WordPress is one of the web’s most popular content management systems, powering nearly one-third of the internet. Although it still has a reputation as a blogging platform, it’s rising as a powerful force in ecommerce too.

Unfortunately, popularity also makes you a prime target for each new cyber attack that comes along.

Although WordPress (WP) is used by Fortune 500 companies, the majority of WP sites are owned by small to medium businesses (SMBs). This is another factor in the number of attacks. In fact, a cyber security report conducted by Symantec Corp shows that cyber attacks on SMB websites more than doubled over a five-year period; they now constitute 43 percent of all hacked websites.

Why hackers love small business websites

The simple fact is, most small business owners are unaware of just how insecure their websites are. Those who do know the danger often don’t have the budget for advanced security.

Apathy plays a role as well.

No one really believes it can happen to them until visitors get tired of running into a buggy (or hacked) site. An ecommerce operation that has enjoyed business growth fueled by positive online reviews can be destroyed just as quickly when one and two star ratings start flooding their page.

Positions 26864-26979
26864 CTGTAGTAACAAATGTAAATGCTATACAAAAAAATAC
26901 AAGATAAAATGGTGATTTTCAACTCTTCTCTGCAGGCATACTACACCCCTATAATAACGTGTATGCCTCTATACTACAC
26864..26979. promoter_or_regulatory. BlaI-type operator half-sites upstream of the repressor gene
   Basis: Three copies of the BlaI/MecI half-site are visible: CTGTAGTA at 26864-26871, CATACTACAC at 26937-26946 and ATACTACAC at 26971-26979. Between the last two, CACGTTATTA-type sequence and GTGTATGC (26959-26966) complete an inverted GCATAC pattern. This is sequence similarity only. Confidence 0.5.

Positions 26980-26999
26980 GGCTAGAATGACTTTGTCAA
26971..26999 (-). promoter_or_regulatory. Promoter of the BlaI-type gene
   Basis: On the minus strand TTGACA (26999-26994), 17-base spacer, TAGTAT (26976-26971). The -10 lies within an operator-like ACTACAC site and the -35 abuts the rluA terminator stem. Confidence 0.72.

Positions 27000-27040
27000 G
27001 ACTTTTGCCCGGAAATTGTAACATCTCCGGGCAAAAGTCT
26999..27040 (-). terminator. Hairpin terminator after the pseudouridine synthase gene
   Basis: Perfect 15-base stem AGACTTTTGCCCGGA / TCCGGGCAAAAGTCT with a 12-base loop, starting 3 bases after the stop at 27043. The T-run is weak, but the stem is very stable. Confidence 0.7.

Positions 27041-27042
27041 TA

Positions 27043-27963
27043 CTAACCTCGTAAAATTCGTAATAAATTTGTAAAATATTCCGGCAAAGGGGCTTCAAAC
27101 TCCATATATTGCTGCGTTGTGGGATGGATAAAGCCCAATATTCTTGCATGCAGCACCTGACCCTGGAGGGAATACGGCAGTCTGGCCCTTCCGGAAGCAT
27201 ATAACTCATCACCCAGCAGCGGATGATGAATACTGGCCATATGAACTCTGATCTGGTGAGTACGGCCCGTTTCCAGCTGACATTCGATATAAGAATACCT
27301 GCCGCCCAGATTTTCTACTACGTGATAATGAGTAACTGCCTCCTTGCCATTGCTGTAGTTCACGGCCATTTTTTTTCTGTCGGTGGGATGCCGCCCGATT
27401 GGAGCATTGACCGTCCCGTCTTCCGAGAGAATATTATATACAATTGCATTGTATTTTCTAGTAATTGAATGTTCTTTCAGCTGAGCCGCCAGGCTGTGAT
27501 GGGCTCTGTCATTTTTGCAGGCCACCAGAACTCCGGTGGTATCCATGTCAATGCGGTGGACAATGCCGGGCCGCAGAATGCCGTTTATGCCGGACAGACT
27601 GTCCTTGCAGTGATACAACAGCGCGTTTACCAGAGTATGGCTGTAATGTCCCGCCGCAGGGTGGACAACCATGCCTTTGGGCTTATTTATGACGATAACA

Avoid this kind of review decline by understanding the most common reasons for lack of adequate small business security:

  • Lack of routine security audits
  • Inadequate employee cyber security training and awareness
  • Lack of access control, which regulates which users can use which data
  • Outdated cyber security software and apps
  • No uniform cyber security policy

What kinds of attacks are WP websites at risk for incurring?

The most common cyberattacks are phishing schemes, adware, and credit card skimmers. There’s also a rising threat from ransomware and cryptojacking attacks.

A new ransomware variant called EV ransomware specifically targets vulnerabilities in WP websites. This attack probes for weaknesses and uploads the virus once it has successfully compromised a WP website. Once the EV ransomware is introduced, it’s able to encrypt the site files, locking administrators out until the site owner pays up.

You’ll know that your WP website has been compromised when you attempt to get into your admin panel and meet an interface that looks like this:

EV Ransomware example on WordPress

Here is what you’ll see in WordPress if you’ve become a victim of EV ransomeware. (Source)

Once an attacker finds a weakness in your system, perhaps due to an outdated plugin or other common mode of entry, such as email attachments, they release a file that begins an encryption process. Within this file is a directory that is supposed to enable a site owner to decode the encryption and unlock their site files once they have paid the ransom and obtain the key. The problem with this particular attack is that there is actually no decryption key.

What to do if you’ve been attacked

Experts advise that those who are victims of an EV ransomware attack should not pay the ransom as there is often no way ever provided to unlock your encrypted files afterwards. Paying the attacker will just result in losing your money with no remedy for the attack.

It may sound hopeless, but there is a way out if you’ve been infected, provided you had the foresight to choose a web hosting provider that conducts regular backups of your site. Most dedicated and cloud hosts perform backups daily and have several layers of redundancy.